Though it's not a detailed peek behind the scenes, "My Life Directed By Nicolas Winding Refn" does include some intriguing moments involving the overall production struggles that Refn endures in order to make his distinctly non-commercial film. By virtue of his wife's first-rate access, we witness Refn's need to hustle every step of the way: He asks Gosling to join him for a special "Drive" screening so they can collect a $40,000 fee to boost their limited budget; on set, he struggles to explain his trying approach to narrative, which includes a baffling decision during one bit to have his actors move in slow motion. Coaching Kristen Scott Thomas' through her memorably gory death scene, Refn announces his desire to "make it dirty, unique, never-seen-before and violent."

Such empty, freewheeling concepts help to explain the confounding project that eventually came out of the experience: "Only God Forgives" was Refn's attempt to go the extra mile and challenge viewers with the antithesis to the crowd-pleasing aspects of his previous outings. But he's never fully capable of finding clarity to match his drive.

Corfixen's filmmaking technique is largely straightforward, but when she relies on a contemplative score and pauses to watch her husband's expression as the production slowly moves beyond his grasp, "My Life Directed by Nicolas Winding Refn" manages to both pity and reject his hubris. When he reaches the finish line and concludes that the outcome "isn't good enough," as rage fills his eyes, it's clear that no matter what the rest of the world thinks, Refn is his own worst critic.

While this observation speaks volumes about the pressures of the industry, it's certainly nothing groundbreaking — despite the novelty of witnessing a dud in the making, Corfixen gives us few surprises. It's only when she digs into the impact of her husband's commitments on their marriage that the movie suggests a more profound subtext. In an idiosyncratic exchange with the filmmaker Alejandro Jodoworsky — for whom Refn expresses his admiration in the recent documentary "Jodoworsky's Dune" — the cult Chilean director reads Corfixen's fortune and digs into the profound challenges of living in the service of another creative mind.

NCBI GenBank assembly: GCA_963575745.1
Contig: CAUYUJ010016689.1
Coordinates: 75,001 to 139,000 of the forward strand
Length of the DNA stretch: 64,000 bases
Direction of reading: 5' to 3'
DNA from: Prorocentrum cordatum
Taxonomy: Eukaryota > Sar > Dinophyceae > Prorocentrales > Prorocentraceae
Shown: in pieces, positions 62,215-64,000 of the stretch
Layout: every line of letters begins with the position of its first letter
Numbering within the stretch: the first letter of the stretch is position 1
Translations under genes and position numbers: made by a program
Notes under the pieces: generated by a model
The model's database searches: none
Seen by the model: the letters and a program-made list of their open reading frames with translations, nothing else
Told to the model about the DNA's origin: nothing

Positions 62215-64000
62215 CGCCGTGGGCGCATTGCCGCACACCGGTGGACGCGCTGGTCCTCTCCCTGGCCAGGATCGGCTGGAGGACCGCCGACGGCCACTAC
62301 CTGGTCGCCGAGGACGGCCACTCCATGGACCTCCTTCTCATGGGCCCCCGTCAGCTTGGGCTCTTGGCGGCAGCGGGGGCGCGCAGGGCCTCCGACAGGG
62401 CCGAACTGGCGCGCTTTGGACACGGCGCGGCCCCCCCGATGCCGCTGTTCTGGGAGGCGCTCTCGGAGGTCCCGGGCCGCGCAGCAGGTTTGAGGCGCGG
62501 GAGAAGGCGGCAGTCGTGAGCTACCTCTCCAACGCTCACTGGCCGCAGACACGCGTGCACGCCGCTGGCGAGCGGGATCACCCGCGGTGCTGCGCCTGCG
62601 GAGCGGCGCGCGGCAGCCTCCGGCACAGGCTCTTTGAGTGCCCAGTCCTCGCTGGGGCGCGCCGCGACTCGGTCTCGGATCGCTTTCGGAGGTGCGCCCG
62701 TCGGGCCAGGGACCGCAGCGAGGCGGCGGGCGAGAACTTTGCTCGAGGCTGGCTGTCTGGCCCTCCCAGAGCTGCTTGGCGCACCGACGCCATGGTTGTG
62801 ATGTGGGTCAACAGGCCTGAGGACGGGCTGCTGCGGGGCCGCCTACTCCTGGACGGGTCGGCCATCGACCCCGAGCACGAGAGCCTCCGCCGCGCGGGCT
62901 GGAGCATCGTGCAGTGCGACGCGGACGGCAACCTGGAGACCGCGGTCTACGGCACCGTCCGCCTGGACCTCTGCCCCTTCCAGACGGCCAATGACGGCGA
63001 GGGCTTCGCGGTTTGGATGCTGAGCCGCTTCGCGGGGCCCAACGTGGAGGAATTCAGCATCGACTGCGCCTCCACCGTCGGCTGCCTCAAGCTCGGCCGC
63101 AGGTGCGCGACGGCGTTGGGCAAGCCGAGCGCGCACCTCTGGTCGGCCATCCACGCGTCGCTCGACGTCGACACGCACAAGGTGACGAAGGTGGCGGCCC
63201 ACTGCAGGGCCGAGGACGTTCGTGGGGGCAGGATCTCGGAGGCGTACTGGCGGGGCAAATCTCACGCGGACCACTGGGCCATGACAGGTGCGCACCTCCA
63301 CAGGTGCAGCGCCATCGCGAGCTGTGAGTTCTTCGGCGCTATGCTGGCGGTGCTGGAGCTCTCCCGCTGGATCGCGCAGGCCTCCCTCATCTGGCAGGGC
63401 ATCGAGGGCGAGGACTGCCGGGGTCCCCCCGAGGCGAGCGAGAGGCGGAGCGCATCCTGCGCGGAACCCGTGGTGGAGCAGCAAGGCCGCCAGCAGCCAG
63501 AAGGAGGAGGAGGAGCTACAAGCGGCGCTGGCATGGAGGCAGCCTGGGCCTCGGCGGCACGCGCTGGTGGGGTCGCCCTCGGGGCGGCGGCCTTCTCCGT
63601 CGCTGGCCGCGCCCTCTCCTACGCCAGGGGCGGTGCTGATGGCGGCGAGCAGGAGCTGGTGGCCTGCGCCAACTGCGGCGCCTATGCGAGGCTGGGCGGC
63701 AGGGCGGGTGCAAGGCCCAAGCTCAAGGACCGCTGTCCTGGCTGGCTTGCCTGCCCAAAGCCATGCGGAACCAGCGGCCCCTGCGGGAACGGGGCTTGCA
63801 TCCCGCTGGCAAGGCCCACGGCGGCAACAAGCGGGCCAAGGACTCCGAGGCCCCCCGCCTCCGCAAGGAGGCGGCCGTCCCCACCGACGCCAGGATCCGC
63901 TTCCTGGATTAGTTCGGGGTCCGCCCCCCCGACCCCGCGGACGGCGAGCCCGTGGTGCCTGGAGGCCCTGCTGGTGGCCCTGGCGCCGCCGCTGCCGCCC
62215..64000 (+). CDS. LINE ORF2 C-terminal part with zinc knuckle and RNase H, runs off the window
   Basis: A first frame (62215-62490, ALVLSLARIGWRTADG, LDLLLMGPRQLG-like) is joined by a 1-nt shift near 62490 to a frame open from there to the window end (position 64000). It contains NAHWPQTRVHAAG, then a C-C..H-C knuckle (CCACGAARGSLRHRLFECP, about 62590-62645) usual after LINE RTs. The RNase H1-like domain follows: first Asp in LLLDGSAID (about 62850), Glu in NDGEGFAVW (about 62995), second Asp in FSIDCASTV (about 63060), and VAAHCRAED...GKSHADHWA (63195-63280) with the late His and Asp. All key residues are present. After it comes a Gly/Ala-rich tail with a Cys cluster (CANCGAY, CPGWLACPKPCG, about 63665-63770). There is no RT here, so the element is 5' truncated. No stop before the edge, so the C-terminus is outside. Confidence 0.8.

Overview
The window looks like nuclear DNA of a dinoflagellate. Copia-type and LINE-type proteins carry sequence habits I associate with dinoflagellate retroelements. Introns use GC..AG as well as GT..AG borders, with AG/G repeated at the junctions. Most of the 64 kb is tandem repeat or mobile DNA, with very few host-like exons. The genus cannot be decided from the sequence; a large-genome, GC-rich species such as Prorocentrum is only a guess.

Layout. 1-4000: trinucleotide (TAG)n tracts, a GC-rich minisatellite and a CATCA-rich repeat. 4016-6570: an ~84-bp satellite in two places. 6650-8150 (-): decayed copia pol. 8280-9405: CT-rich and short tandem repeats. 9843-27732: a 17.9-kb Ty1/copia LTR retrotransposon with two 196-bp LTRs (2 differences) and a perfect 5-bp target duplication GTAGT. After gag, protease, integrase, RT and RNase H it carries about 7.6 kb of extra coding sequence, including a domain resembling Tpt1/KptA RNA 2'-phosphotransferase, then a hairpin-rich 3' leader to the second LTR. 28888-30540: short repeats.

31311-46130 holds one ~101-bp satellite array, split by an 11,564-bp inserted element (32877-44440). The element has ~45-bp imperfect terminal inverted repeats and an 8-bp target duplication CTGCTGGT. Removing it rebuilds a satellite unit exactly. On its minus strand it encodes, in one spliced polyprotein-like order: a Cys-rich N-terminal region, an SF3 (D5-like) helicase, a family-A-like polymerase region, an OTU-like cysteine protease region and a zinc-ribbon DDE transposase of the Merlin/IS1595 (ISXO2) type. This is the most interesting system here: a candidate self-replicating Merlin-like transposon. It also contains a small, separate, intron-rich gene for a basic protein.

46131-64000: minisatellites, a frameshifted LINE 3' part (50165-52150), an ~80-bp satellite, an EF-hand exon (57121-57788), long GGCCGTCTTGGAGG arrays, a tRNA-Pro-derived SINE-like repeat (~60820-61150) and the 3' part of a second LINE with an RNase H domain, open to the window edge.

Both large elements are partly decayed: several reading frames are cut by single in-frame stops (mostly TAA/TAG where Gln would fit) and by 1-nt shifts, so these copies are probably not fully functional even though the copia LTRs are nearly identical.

She's the only one with the ability to see beyond his insecurities and inject a voice of reason into his life, but it comes at the expense of her own stability. "Why do they have to be so mean?" Refn says after reading a voracious takedown of his movie by Hollywood Elsewhere blogger Jeffrey Wells. "In a way," she responds, "you asked for it." Corfixen puts the movie's failings in a better context than any of the pans preceding it. The ironic outcome is a movie more insightful than the project at its center.


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Reply #72 on: November 03, 2014, 12:03:45 PM
Nicolas Winding Refn's Female-Led Horror Now Titled 'The Neon Demon,' Will Shoot Next Spring
via The Playlist

THR reports that the movie, previously referred to as "I Walk With The Dead," is now titled "The Neon Demon," it will be Refn's next film, and production will start in the spring. While Polly Stenham was attached to write the script at one point, the trade said that Mary Laws, a first-time screenwriter out of Yale, has co-written the project with Refn. The story will find the director returning to Los Angeles to tell a story that he describes as "a horror film about vicious beauty." Longtime collaborator Cliff Martinez will score the film. Philippe Le Sourd (Wong Kar-Wai's "The Grand Master") will be the DP.

But what about Carey Mulligan, who has also been linked to the project for ages? Well, she's not mentioned, and when we chatted with Refn earlier this fall, all he would offer about her participation is, "Sometimes a mystery is better left unsolved until you see it. Or else what are you going to talk about?"


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Reply #73 on: November 03, 2014, 01:48:09 PM
Dope!  I was wondering whether or not his horror flick was going to happen.


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Reply #74 on: January 06, 2015, 05:03:07 PM
Elle Fanning Is Nicolas Winding Refn's 'Neon Demon'
via The Playlist

For a while, Nicolas Winding Refn's "The Neon Demon" (formerly known as "I Walk With The Dead"), was long on talk, but short on action, thought that has all changed recently. In November, Refn officially announced it as his next film, Cliff Martinez and Philippe Le Sourd (Wong Kar-wai's "The Grand Master") signed up to score and lens the film, respectively, and a spring shoot was penciled in. And now, casting has begun.

Though Carey Mulligan was long attached to the movie, Elle Fanning has now stepped into the picture in the lead role. No plot details as of yet, but previously, "The Neon Demon" was described as "a horror film about vicious beauty" set in Los Angeles. Check out the director's tweet confirming the news below.

Dear Friends - Yes it's true, @ElleFanning will be a super cool wonder woman in THE NEON DEMON. #ellefanning #theneondemon

— Nicolas Winding Refn (@NicolasWR) January 6, 2015